A worker staples ProClima Intello "smart" vapor control membrane to the underside of the building's roof framing. After the membrane is taped to the coated party walls, the air-tight envelope will be continuous—hopefully enabling the building to meet the Passive House specification (see slideshow, "Old School Meets High Tech: Air-Sealing a Brick Row House
A worker refills a roller pan wth Sto Emerald Cote elastomeric coating, which is being applied to the masonry party wall in the cellar of the building.
The Passive House performance-based specifications are simple to describe, but they're not easy to meet. The spec starts with air-tightness—for remodels, a blower-door test value of 1.0 ACH50 or better (meaning one complete air volume change per hour at a depressurization of 50 pascals).
That's much tighter than the 2012 International Energy Conservation Code's requirement for new homes (3 ACH50 in the north, 5 ACH50 in the south). And in Brooklyn, New York, builder Jose Maldonado and Passive House consultant Cramer Silkworth are aiming to pass the tough 1 ACH50 standard in a historic brick row house that's more than 100 years old.
They're doing it with a combination of old and new methods (see slideshow, "Old School Meets High Tech: Air-Sealing a Brick Row House"). First, the crew re-points and patches the old brick walls as needed, and parges the wall with a slurry of lime mortar that matches the original mortar used to construct the home around the year 1900. Then, workers apply Sto Emerald Cote, an elastomeric acrylic coating.
On the stud walls inside the brick—but only at the front and rear of the building—the crew applies an interior air pressure and vapor control layer of ProClima Intello, a so-called "smart" vapor barrier. The Intello layer is also applied to the underside of the rafters.
The Intello fabric is air-tight, but vapor open, and its vapor permeability will be higher in the humid summer than in the dry winter—a fact that Cramer Silkworth is counting on to make the building assembly work as intended.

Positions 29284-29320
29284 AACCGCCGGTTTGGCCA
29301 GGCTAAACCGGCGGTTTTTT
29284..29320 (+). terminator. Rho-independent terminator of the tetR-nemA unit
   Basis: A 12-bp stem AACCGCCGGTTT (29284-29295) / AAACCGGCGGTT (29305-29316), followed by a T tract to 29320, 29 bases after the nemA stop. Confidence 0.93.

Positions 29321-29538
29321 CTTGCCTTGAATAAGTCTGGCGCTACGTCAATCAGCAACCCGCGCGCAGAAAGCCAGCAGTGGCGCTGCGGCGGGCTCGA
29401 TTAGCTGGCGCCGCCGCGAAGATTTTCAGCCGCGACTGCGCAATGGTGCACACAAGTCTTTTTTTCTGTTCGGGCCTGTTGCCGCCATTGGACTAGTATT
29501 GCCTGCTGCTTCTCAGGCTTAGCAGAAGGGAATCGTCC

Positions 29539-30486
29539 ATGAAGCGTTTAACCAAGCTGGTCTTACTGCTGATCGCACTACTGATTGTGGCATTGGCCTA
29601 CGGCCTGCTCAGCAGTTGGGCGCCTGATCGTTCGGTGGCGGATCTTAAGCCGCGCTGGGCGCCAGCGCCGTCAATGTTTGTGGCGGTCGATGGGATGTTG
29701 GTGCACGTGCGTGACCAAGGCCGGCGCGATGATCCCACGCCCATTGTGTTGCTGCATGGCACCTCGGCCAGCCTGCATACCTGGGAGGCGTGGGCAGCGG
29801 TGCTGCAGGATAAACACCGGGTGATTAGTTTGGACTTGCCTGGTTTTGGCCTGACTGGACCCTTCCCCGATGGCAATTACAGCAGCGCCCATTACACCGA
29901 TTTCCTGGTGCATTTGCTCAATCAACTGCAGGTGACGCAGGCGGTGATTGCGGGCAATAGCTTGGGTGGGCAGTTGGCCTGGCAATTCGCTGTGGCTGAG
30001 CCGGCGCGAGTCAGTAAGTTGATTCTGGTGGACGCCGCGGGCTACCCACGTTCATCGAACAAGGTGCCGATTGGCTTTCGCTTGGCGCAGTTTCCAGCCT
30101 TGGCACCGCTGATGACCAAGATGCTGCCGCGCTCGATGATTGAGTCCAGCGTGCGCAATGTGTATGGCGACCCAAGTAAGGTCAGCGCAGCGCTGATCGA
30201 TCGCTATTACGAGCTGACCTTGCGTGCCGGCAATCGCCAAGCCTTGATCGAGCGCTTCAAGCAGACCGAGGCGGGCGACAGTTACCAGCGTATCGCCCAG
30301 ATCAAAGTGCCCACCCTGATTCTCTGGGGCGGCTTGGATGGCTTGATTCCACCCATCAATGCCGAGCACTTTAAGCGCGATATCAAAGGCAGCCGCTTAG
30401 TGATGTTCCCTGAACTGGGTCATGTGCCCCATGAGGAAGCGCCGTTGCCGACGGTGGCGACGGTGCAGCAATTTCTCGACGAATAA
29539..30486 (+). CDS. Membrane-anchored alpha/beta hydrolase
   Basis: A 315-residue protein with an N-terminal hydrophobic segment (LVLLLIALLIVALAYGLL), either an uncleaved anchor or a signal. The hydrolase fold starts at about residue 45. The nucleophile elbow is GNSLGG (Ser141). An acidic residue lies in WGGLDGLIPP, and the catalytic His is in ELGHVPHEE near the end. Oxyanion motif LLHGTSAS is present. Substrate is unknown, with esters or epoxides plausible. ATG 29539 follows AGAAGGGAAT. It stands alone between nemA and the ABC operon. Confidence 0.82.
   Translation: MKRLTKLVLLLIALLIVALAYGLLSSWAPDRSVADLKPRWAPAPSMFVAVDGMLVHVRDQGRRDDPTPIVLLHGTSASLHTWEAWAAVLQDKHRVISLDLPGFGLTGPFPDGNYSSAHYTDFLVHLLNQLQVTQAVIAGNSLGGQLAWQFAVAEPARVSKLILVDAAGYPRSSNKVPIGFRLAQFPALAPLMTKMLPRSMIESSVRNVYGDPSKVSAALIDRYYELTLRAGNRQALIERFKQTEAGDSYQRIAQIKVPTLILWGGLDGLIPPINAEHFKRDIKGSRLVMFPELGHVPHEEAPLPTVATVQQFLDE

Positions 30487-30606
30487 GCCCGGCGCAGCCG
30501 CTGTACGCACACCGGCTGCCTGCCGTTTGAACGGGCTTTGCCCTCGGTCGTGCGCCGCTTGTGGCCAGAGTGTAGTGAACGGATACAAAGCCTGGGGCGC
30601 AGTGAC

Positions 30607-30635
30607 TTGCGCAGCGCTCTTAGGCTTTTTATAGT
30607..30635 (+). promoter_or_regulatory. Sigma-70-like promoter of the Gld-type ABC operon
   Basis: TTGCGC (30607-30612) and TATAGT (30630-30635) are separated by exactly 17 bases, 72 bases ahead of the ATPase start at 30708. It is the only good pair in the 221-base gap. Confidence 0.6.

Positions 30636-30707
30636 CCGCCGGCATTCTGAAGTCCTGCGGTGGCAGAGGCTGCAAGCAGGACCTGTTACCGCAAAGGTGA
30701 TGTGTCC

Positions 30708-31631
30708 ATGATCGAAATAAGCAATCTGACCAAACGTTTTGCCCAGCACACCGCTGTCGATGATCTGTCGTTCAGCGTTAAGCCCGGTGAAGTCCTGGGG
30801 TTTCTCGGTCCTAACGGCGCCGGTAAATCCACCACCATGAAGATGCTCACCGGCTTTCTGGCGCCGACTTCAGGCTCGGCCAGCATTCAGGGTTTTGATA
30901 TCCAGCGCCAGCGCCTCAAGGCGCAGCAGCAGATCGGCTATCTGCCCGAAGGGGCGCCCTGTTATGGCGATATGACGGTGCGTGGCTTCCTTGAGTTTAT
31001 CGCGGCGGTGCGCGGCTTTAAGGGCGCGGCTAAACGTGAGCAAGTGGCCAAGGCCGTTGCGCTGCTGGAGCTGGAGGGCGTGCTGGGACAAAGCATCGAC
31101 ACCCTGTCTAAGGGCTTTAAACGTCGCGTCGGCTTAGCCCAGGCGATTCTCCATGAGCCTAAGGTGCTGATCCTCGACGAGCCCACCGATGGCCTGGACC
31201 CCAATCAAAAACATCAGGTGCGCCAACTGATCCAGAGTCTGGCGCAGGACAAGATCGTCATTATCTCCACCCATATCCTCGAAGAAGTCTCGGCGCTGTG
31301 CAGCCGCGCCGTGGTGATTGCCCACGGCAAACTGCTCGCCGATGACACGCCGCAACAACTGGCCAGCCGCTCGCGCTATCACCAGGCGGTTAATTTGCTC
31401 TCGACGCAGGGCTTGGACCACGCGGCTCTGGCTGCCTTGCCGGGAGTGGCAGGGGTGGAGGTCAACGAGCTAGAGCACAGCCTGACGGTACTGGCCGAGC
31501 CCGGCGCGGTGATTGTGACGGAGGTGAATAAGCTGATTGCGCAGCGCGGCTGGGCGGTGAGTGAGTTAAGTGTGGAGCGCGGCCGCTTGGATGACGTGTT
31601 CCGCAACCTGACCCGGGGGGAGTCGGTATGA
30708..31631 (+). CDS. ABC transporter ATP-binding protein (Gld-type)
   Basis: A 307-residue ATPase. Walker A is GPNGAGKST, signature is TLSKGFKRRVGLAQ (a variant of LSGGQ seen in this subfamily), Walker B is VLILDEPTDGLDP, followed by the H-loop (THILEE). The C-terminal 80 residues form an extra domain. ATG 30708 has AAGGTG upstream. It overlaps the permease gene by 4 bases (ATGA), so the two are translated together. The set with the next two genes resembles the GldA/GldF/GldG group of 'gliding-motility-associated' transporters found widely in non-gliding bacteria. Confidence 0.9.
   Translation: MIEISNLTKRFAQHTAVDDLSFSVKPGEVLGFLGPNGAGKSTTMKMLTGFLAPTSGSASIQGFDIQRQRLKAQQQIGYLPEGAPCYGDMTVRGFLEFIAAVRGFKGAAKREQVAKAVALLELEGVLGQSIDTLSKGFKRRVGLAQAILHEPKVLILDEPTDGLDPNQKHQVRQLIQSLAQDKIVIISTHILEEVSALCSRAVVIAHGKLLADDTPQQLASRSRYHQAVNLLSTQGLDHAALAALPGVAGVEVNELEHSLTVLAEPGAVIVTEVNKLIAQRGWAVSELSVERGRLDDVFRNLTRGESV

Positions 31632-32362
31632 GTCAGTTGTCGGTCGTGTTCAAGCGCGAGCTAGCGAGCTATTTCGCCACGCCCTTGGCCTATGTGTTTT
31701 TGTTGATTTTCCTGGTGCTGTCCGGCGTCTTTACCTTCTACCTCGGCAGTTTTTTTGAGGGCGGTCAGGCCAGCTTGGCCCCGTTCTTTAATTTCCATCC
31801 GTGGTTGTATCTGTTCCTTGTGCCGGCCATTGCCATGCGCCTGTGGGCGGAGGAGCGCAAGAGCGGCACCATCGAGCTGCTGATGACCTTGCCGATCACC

"The Sto Cote is mainly for the party walls," says Cramer Silkworth, "where it serves as the air and vapor control layer. And because they are warm walls—we have neighbors on the other side of them—we're not concerned about insulating them, except perhaps for acoustic reasons. The Intello is for the front and back walls and the roof, to form an interior air barrier on the inside of any of the insulation that we're installing. So, the Sto and the Intello have the same function, but they are applied under different conditions, depending on the thermal conditions of the particular wall or roof."
The Sto Cote is applied mostly for air-tightness reasons, not for vapor control, says Silkworth—"and to a large extent, the repointing and the parging gets us 90% of the way there. The Sto is just for that last little bit, because the brick and the mortar are somewhat porous. And for passive house levels of air-tightness, we're pulling out all the stops. And Sto is designed to be an air control liquid-applied system, but it's relatively vapor-permeable, so at least we are not creating any vapor trapping issues on the party wall."
The outer brick wall is intended to be "wind-tight," not necessarily "air-tight," Silkworth goes on. "Wind-tightness is important when you're using any sort of loose fill insulation, whether it be cellulose, fiberglass, or maybe even mineral wool. If you have a cold gust getting into the outer part of your wall and filtering through your insulation, that compromises the performance of the insulation. So the outermost layer should be at the very least wind tight, just to prevent the breezes from getting in through the insulation. And then on the inner side of the wall we are putting our Intello air barrier, which is kind of like "wind-tight times ten," —where every last little gap is taken care of. That is really more about containing the indoor air, and preventing moist indoor air in winter from filtering into the wall and getting to the colder surfaces in those walls."